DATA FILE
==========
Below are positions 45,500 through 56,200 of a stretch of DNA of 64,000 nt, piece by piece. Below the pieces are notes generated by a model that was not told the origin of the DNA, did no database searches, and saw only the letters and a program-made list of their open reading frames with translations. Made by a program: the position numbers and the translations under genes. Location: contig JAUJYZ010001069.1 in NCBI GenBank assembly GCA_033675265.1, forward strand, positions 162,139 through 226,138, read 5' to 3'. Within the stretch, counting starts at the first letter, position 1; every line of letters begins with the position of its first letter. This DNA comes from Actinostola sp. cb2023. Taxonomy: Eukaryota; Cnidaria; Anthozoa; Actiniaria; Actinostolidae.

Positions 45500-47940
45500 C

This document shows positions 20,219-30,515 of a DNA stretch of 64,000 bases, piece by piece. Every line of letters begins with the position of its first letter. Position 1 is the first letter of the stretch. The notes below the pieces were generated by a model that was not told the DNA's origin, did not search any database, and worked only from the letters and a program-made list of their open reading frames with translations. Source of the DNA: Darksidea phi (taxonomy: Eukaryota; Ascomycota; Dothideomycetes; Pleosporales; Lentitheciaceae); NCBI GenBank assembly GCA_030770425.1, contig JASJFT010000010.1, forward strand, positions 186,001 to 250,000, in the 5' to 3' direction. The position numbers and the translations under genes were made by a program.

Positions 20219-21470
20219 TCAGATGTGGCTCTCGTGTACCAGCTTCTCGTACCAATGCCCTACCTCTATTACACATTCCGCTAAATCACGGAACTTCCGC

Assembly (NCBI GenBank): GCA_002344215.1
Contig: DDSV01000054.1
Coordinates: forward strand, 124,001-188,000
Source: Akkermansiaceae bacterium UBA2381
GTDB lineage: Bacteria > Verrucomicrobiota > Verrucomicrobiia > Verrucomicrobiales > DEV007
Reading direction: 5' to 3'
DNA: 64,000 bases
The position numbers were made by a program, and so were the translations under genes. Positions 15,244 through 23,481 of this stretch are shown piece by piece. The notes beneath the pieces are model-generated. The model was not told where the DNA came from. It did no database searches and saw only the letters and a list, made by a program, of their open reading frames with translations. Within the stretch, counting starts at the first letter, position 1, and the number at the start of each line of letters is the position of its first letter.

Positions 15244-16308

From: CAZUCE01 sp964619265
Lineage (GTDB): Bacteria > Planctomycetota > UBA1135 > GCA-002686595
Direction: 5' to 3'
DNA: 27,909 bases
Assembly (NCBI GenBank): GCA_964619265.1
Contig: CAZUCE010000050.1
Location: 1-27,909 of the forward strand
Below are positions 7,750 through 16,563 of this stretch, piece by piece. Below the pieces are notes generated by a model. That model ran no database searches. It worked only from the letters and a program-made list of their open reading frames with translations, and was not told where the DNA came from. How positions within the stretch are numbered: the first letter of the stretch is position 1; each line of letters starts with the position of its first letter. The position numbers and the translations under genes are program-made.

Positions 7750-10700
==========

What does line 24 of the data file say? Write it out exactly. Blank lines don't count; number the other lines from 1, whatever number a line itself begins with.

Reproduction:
Positions 7750-10700